Figures such as the Jesuit priest Fr Richard Devane, who campaigned strenuously to keep Ireland free from alien decadence, have a distinctively Irish feel. Among other things, Devane, joining forces with the Legion of Mary, played a large role in the closure of “Monto” in Dublin, reputed to be biggest centre of prostitution in Europe in the 19th century.

And the rearguard action led by Devane and others like him was the defensive counterpart to the positive vision proposed by 1916 rebel and later Taoiseach and President of the Republic, Éamon de Valera, when he beckoned the Irish towards “a land whose country would be bright with cosy homesteads, whose fields and villages would be joyous with the sounds of industry, with the romping of sturdy children, the contest of athletic youths and the laughter of happy maidens, whose firesides would be forums for the wisdom of serene old age. The home, in short, of a people living the life that God deserves that men should live.”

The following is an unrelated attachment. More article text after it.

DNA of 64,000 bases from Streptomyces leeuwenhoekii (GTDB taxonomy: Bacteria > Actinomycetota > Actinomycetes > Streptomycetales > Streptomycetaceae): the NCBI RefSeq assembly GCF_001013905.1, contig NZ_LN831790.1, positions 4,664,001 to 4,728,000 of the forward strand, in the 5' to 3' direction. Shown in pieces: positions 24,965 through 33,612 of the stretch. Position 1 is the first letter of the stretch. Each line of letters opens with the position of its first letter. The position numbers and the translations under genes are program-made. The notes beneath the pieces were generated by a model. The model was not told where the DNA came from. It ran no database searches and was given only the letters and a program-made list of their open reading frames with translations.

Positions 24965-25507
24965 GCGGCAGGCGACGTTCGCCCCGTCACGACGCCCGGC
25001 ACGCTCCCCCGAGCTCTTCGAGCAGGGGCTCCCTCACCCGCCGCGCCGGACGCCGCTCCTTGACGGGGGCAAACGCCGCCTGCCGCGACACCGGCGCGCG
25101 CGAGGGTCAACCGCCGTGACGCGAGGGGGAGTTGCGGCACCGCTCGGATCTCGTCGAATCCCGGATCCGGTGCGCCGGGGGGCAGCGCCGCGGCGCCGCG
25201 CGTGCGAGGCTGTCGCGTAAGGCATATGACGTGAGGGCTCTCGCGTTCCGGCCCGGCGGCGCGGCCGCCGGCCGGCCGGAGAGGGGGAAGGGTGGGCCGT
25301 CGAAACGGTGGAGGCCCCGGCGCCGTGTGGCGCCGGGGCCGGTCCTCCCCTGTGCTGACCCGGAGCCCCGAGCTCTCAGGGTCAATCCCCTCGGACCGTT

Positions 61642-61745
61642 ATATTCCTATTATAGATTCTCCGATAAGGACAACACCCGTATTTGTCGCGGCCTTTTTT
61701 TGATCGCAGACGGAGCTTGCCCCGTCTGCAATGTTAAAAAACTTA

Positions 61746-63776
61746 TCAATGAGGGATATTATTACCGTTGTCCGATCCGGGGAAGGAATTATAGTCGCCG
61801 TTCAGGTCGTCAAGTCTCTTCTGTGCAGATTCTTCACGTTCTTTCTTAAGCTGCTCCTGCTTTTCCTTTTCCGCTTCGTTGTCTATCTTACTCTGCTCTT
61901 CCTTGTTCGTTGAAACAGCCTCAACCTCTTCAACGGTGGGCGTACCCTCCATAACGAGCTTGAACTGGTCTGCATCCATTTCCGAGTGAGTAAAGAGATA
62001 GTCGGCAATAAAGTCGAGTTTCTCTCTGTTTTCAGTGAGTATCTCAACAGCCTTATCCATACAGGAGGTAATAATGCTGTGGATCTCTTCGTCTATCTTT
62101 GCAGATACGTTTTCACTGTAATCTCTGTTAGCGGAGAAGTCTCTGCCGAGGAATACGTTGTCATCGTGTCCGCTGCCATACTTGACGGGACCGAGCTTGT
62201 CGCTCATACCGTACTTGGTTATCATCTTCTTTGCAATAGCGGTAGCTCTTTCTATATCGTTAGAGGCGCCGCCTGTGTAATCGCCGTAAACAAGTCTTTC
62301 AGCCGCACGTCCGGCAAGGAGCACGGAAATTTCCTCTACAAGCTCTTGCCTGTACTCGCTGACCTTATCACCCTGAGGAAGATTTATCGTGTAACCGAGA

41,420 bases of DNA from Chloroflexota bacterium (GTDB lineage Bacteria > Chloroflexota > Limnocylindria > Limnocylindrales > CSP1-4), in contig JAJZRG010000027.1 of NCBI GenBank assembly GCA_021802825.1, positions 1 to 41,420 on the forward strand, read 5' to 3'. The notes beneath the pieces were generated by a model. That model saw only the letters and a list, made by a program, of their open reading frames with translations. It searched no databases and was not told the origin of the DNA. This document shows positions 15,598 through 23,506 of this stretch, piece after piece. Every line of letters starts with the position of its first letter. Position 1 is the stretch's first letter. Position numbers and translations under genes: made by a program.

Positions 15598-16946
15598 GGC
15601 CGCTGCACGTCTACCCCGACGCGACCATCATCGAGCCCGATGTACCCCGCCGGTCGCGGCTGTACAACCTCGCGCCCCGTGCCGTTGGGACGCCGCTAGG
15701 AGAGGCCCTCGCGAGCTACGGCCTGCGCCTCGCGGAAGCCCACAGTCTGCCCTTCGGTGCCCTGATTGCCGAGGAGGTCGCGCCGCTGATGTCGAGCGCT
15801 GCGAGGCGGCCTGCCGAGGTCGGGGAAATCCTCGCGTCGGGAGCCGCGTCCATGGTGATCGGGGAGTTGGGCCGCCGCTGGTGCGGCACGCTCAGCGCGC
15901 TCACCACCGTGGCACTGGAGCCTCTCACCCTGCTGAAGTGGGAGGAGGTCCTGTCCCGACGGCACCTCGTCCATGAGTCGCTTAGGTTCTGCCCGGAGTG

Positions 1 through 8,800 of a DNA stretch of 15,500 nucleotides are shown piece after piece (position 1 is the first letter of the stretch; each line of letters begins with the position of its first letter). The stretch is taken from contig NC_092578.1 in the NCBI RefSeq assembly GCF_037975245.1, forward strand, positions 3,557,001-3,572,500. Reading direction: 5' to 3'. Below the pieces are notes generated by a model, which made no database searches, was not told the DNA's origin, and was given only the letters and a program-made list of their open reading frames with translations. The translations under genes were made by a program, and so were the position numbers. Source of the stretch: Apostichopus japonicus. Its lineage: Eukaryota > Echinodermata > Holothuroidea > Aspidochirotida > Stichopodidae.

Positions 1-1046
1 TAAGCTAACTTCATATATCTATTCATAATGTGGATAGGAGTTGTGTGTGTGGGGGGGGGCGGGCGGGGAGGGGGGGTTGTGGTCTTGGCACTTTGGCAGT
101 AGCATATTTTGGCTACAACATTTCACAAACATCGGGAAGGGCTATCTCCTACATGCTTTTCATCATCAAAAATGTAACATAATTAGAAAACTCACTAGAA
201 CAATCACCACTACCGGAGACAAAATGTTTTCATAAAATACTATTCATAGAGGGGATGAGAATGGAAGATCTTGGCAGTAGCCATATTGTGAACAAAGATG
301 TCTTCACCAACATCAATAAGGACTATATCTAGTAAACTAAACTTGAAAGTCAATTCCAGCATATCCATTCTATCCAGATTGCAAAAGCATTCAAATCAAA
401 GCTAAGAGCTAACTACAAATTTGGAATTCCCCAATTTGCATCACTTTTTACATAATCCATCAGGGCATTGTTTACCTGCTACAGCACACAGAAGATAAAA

In my own home city of Cork, our main thoroughfare was dominated and watched over not by the statue of a rebel or a poet or a legislator, but by Fr Theobald Matthew, the temperance campaigner, his hand extended above the heads of the populace in a benevolent but restraining gesture.

But what had this prizing of respectability — this obsession, even — to do with the Famine? No doubt more than one stream fed this river of the Gaelic mind, but we should not forget the effect of the virulent insults that rained down on the heads of the Irish as the tragedy unfolded. For many quarters of the Establishment, the outrageous pain and misery of the Irish peasantry was first and foremost their own fault, a product of their own slovenliness, superstition, stupidity and recklessness. In March 1847, for example, an article in The Times declared the Irish “a people born and bred from time immemorial, in inveterate indolence, improvidence, disorder and consequent destitution”.